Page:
04252014Headline:

Film reaction wasn’t proper response of good Muslims

Imran Hayee

Imran Hayee

M. Imran Hayee is a professor and director of graduate studies in the electrical engineering department at the University of Minnesota Duluth.


Originally Published in The Duluth News Tribune

Let me begin with a history lesson. About 1,400 years ago, Prophet Muhammad was sitting in his Mosque with his companions. A nomadic non-Muslim entered the Mosque and urinated in the place of worship. Companions of the prophet rushed to beat the intruder for his grave offense of blasphemy. Prophet Muhammad stopped them. Instead, he let the nomadic blasphemer walk away, and he cleaned the Mosque himself.

In doing so, Prophet Muhammad taught the Muslims a valuable lesson. Respond to ignorance and mockery with peace and wisdom.

The extremist reaction within the Muslim countries in the wake of the film, “Innocence of Muslims,” has shown that many Muslims have forgotten the teachings of their prophet. Instead, they have reacted in completely the opposite way.

The irrational mayhem within the Muslim world against the film already has taken a toll of the precious lives of four American diplomats in Libya and many more innocent citizens in other Muslim countries, including 30 in Pakistan. The toll also includes massive property damage and several closed foreign missions and businesses throughout the Muslim countries.

The senseless and violent reaction of the extremist fringe within the entire Muslim world — not the film itself — also has caused immense damage to Islam by tarnishing the true image of Prophet Muhammad.

The film seems a despicable and amateurish attempt to play with the sensitivities of Muslims by smearing the image of the holy founder of their religion. The film hardly seems worth the attention of any sensible human being, whether Muslim or non-Muslim.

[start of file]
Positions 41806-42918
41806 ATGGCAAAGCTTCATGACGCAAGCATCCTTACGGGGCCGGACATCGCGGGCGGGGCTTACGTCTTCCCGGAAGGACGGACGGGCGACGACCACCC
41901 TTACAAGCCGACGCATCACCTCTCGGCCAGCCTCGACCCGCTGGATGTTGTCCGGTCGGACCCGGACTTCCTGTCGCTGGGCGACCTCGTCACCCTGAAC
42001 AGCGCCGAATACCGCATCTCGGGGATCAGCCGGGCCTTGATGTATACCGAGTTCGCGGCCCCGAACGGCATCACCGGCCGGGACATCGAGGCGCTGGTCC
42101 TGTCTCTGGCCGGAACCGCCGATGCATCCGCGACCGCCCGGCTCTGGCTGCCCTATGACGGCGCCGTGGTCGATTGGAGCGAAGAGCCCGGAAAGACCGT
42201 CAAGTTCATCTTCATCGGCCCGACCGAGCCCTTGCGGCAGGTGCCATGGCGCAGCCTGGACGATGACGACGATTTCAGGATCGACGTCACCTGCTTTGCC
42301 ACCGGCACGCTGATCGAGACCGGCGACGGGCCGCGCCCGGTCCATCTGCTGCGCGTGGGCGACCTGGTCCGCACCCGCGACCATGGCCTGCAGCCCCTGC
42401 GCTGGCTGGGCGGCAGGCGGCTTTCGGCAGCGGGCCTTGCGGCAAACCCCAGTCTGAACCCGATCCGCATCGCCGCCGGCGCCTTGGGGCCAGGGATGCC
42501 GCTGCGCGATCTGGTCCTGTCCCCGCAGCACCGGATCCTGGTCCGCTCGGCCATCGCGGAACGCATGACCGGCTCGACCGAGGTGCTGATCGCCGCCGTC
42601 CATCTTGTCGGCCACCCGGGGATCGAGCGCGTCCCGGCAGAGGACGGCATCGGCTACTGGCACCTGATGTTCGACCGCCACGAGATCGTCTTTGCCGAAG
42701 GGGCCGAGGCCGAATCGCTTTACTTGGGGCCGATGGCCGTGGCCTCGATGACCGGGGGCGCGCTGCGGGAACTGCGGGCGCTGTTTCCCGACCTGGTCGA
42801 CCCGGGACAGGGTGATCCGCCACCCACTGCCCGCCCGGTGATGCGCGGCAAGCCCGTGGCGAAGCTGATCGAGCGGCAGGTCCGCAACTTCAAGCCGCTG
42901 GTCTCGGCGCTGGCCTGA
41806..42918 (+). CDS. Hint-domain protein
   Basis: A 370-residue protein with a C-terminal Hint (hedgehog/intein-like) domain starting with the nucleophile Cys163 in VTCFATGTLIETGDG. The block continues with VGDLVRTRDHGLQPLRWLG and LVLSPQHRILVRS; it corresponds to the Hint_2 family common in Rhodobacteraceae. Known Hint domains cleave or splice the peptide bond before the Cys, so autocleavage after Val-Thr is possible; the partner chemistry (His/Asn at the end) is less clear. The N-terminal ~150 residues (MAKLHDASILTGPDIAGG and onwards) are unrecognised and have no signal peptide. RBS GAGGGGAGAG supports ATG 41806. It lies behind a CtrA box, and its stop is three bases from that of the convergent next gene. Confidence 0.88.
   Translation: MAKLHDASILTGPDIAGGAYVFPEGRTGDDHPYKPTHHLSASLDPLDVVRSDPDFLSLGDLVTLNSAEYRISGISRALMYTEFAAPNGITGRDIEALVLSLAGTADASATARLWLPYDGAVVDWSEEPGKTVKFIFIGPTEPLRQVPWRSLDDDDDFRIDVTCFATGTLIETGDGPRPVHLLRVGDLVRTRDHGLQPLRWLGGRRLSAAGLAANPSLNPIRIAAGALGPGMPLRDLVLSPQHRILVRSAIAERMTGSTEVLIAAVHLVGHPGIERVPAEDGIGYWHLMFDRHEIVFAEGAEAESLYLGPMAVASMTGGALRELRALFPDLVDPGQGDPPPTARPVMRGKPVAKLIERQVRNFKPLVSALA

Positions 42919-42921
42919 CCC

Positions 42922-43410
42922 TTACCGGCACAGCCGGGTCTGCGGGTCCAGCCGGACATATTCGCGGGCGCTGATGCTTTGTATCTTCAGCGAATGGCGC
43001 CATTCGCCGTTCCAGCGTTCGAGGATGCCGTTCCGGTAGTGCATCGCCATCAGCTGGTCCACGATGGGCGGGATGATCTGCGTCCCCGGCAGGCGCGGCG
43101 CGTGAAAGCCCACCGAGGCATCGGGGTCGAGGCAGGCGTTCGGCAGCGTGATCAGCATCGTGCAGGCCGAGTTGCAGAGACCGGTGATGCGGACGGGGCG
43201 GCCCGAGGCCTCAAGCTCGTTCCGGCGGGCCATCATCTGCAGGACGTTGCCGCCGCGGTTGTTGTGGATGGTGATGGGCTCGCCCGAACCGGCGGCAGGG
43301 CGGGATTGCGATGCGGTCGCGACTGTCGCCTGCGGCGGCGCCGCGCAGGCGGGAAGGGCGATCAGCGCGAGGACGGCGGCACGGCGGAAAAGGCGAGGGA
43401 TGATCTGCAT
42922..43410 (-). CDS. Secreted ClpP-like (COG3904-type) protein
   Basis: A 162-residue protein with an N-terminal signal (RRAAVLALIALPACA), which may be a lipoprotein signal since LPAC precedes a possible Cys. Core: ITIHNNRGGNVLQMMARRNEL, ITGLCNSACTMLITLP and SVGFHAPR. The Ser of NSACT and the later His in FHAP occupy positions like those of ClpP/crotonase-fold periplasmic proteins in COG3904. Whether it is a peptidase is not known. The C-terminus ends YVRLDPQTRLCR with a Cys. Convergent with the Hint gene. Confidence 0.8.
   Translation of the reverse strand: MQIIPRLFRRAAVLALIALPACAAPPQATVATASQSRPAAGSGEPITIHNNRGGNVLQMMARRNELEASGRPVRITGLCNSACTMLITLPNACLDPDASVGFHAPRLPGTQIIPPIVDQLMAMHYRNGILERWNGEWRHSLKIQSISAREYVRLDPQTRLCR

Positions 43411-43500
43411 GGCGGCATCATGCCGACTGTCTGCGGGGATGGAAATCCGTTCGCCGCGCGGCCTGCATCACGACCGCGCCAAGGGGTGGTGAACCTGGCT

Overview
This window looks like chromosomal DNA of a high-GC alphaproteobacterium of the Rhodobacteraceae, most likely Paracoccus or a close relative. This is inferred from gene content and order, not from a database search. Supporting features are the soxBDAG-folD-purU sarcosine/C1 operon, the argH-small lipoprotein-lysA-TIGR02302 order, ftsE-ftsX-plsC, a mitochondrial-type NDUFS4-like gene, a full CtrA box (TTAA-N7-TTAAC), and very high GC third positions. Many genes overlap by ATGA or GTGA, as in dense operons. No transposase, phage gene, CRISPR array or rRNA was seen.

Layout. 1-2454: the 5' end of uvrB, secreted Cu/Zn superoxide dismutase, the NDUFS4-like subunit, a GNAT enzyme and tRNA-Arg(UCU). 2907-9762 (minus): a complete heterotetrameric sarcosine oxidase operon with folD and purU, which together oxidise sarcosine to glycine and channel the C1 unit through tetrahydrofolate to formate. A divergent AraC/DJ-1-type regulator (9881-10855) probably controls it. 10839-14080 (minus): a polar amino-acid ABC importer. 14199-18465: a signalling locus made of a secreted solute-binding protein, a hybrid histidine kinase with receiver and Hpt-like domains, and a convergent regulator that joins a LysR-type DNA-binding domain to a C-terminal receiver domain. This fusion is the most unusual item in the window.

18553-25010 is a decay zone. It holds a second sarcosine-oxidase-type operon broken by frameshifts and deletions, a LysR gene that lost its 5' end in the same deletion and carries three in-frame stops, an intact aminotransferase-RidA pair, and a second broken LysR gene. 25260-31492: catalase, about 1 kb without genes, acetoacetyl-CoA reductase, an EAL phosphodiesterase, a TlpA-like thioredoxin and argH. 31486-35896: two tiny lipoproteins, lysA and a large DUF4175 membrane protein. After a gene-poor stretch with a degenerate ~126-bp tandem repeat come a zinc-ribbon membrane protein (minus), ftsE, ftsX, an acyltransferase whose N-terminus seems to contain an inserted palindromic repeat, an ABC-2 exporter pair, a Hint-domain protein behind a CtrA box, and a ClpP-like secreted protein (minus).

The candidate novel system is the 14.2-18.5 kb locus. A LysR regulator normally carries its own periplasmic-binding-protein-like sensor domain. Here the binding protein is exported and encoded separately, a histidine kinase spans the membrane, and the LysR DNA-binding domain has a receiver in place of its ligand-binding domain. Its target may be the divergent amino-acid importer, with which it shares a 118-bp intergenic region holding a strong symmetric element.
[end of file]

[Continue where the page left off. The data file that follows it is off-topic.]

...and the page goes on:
The film was first released earlier this year but did not catch much attention. A 13-minute trailer was uploaded on YouTube in early July as a second attempt to ignite a fire of provocation. Still, it went unnoticed for two months before it caught the eyes of a popular Egyptian TV host, Khaled Abdullah, who aired it on his show with Arabic subtitles on Sept. 8.

The airing aroused Muslims’ sensitivities by emphasizing the blasphemous nature of the film, giving extremist groups within the Muslim world abundant ammunition with which to fire. This sparked the beginning of a series of violent riots across the Middle East and the entire Muslim world — exactly as the filmmaker no doubt intended.

Sadly, the violent reaction not only advertised the film to the whole world but falsely depicted Islam and its prophet as violent.

Although many Muslim leaders condemned the irrational violence by extremist Muslims, they also consistently maintained the film is blasphemous so must be banned and its maker punished. They failed to emphasize on the absolute false nature of the film, which unintentionally led some non-Muslims to believe the film could have some elements of truth.

How else could Muslims, who love their prophet enormously, have reacted when Muhammad was insulted?

When a friend of mine posed this as a question, another friend responded: “To get angry over senseless abuse of the Prophet Muhammad shows you are a Muslim, but to control it shows you are a good one.”

Those resorting to violent protests within Muslim countries could have controlled their anger to show the world they not only love their prophet but still remember his teachings. They could have swallowed their incitement to show they still read the Quran, which clearly says, “And servants of Gracious God are those who walk on the Earth in a dignified manner and, when the ignorant address them, they say, ‘Peace!’”

The violent attacks were another blow to efforts at dispelling the perception equating Islam and Prophet Muhammad with violence and extremism. Now is the time to stop asking advocates of free speech to legislate against hate speech and start showing the real character of Prophet Muhammad to the world by shining light on the true history. No amount of legislation can guarantee hatemongers like Nakoula Basseley Nakoula, the purported filmmaker, will not overspill their animosity in the future. Only Muslims’ individual and collective behavior can help them overcome ignorance and shed hate.


M. Imran Hayee is a professor and director of graduate studies in the electrical engineering department at the University of Minnesota Duluth.